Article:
We’re replaying many of the themes covered by We Face the Path of Time. Bulkheads, docks, and a pleasant landscape. Here the foreground brings us back into the realm of visual storytelling. It’s hard to miss the dilapidated state of this section of seawall. Rusted out nails, boards reclaimed by the sea, and remnant sedge grasses wedged in all kinds of nooks and crannies letting you know this wall can hardly hold back the bay when push comes to shove. It’s easy for the observer to spend time working through the comings and goings of the foreground. When did this storm hit? How long has this been in disrepair? It doesn’t look that old, but what is it that really happened here? We’re setting the hook. Whetting the palette before the viewer’s eyes move on out over Barnegat Bay and onto the sunset.
Making Foreground Work For You
What are some steps you can take to begin composing better foregrounds today?
Scout your location: Do you have a favorite, go-to landscape location you like to shoot? Even if you do it’s always a great practice to give yourself time to explore new spots when you’re not under a time crunch to produce a photograph under what could be fleeting lighting conditions. Be prepared. Work out your compositions beforehand, keeping foreground elements top of mind.
Revisit: Remember the spots and shots you like best. Return to these locations. Reuse that foreground. A boon to landscape photographers is that the sky is never the same. Light and clouds are an ever changing system, and even from the same spot no two shots will ever be the same.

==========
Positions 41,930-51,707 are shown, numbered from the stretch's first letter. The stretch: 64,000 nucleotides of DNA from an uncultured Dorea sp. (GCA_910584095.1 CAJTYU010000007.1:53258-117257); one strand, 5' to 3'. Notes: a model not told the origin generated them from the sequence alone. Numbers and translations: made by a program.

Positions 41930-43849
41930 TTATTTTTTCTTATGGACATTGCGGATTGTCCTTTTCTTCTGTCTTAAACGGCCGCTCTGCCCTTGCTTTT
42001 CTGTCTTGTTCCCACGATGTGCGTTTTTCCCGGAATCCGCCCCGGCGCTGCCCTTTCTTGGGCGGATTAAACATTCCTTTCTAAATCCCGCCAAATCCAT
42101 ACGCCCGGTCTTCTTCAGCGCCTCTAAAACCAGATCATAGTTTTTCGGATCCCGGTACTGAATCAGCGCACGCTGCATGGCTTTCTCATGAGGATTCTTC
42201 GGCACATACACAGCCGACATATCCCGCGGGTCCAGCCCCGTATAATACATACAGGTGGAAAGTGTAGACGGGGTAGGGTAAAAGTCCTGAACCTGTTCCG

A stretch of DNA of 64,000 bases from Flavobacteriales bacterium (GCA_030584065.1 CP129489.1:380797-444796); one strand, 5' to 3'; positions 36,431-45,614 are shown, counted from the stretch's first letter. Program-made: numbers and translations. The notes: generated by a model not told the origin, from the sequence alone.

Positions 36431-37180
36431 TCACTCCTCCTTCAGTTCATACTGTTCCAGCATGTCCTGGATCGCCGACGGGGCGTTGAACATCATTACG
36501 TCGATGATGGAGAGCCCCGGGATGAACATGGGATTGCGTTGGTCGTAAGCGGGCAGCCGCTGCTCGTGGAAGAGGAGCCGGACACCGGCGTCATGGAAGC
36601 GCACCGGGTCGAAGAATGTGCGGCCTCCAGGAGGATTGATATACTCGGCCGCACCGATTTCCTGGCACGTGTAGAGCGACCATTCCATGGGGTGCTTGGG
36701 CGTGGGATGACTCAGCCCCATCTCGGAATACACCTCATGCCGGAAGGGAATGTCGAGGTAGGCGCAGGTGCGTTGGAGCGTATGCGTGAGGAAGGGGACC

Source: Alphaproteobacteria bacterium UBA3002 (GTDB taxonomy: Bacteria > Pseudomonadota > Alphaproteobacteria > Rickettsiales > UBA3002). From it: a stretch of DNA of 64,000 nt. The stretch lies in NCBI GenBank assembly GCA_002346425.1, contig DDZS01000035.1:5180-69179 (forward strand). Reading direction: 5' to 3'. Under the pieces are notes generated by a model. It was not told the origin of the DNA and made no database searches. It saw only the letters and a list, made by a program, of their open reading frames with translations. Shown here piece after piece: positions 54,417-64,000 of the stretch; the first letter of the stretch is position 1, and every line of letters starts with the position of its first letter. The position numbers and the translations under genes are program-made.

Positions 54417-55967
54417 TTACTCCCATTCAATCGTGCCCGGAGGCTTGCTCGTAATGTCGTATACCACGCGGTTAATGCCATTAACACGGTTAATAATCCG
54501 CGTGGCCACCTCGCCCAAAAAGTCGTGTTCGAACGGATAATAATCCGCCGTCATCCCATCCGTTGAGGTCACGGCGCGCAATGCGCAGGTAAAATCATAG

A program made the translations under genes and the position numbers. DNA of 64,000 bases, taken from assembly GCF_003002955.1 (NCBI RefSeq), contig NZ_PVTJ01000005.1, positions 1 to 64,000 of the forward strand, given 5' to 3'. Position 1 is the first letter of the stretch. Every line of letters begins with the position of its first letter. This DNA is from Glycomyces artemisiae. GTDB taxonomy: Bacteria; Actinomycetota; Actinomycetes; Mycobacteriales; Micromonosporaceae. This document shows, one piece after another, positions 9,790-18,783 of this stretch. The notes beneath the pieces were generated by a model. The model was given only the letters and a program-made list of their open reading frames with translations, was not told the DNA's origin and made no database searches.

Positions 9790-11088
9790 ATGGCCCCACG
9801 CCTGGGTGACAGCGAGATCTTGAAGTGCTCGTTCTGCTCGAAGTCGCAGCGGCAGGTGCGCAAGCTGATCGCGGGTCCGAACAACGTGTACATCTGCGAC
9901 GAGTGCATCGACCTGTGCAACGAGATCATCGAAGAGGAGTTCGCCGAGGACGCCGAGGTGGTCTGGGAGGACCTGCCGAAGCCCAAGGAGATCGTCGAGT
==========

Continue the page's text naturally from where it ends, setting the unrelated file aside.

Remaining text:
Be mindful: When you’re on location don’t settle for the first shot you see. One thing I like to do is set my tripod down at the spot I think I want to shoot, and then I’ll further explore the area with my camera handheld bouncing from spot to spot, checking the viewfinder to see if I can find something better. If not you can always saunter back to your tripod that’s sitting there waiting, holding your default spot.
Get close: The wider you’re shooting, the more you should adhere to this principle. Find a cool piece of foreground and give way to personal space. Get in there. Get close. Get to know it. This will translate directly to your viewers.
Get low: Don’t just get close. Get down and get dirty. Lower that tripod and crouch down toward the ground. More often than not I am shooting my landscapes less than two feet off the ground.
Stop down: My standard operating procedure is to stop down three full stops from wide open. On my 14mm this takes me from f/2.8 to f/8. When going for tack sharp results the benefits are twofold: 1) it increases sharpness, and 2) it widens the depth of field of your hyperfocal range. This allows you to get as close as your lens will allow you to keep your foreground in focus will still maintaining acceptable sharpness all the way out to infinity—the horizon.
Be there: No technique will help you more than being out there in nature with a camera. Cellphone, mirrorless, DSLR, it doesn’t matter. If you’re not making the time to get out there prepared to shoot, all the skills in the world will never make a shot happen. The most important thing you can do it get out there and keep shooting.